Metro Weekly

Travel ban over Mississippi’s anti-LGBTQ law disrupts college baseball schedule

New York Gov. Andrew Cuomo's executive order prohibits all "non-essential" travel to Mississippi

Photo: LSUConnMan, via Wikimedia.

A Mississippi law that allows government officials and businesses to refuse service to LGBTQ individuals will force two college baseball teams to miss at least three games this upcoming season.

The law allows discrimination as long as the business or official is motivated by predetermined anti-gay religious beliefs.

The University of Southern Mississippi was scheduled to play Stony Brook University, a public university on Long Island, in a series in Hattiesburg on Feb. 23-25. But it turns out Stony Brook will be unable to travel due to an executive order issued by New York Gov. Andrew Cuomo, reports the Hattiesburg American.

Cuomo issued the order, which bans all “non-essential” state-funded travel to Mississippi, after the state’s governor, Phil Bryant, signed the anti-LGBTQ bill into law on April 5, 2016. Because baseball is not considered an “essential” function, such as a state of emergency, Stony Brook will not be allowed to travel to Mississippi until the law is repealed or overturned in the courts.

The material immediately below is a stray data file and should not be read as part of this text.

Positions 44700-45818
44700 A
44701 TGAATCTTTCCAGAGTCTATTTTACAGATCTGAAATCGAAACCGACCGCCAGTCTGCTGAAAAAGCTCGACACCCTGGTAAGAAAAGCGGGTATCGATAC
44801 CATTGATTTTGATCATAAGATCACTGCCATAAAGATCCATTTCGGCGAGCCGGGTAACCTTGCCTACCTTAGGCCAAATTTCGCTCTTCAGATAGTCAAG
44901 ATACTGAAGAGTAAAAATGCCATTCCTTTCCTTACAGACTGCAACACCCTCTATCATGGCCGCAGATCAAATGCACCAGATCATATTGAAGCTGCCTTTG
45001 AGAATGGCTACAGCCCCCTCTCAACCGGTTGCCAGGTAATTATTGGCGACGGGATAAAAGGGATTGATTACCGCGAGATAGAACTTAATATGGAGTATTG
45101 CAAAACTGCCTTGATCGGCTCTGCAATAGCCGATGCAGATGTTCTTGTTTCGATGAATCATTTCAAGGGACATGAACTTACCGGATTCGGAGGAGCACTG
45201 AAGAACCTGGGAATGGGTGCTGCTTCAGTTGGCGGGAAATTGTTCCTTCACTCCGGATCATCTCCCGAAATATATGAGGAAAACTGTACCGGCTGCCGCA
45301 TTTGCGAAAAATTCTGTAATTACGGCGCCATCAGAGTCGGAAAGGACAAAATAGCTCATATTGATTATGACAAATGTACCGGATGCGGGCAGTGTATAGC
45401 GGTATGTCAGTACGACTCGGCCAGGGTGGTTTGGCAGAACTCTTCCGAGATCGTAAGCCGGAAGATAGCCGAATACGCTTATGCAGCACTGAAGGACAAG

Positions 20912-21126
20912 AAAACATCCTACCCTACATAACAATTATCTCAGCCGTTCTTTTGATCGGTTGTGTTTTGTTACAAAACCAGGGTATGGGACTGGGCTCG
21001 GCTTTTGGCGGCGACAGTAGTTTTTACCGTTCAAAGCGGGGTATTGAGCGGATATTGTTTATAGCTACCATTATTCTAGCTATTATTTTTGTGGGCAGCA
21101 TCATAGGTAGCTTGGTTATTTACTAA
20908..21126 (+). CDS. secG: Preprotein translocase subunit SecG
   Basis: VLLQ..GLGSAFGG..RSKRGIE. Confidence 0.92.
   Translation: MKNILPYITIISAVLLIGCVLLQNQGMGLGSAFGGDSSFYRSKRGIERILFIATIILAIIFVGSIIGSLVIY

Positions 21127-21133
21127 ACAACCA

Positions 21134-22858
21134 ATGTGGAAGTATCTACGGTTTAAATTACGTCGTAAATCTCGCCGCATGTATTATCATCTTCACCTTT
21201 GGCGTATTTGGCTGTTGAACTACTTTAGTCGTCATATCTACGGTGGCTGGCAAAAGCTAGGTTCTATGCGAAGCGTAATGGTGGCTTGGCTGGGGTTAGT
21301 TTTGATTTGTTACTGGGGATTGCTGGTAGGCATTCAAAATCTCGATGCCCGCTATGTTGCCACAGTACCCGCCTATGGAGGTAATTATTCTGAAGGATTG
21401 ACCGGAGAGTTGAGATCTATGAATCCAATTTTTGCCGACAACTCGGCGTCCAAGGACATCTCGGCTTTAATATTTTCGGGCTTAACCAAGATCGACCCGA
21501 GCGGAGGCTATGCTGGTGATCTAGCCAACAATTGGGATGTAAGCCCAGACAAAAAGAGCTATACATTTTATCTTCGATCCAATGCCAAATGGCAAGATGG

To make up for the missed games in February, the University of Southern Mississippi will play in a tournament at Stephen F. Austin University in Nacogdoches, Texas.

HB 1523 has long been a point of contention between religious conservatives and the LGBTQ community in Mississippi. Shortly after Bryant signed the bill into law, LGBTQ advocates sued, alleging that the law — which had yet to go into effect, was unconstitutional because it violated the First and Fourteenth Amendments of the U.S. Constitution.

A federal judge temporarily blocked the law from going into effect until the courts could resolve the case. But the 5th U.S. Circuit Court of Appeals lifted the injunction, finding that the law should be allowed to go into effect before it can be challenged. LGBTQ advocates have subsequently appealed to the Supreme Court asking them to reinstate the injunction.

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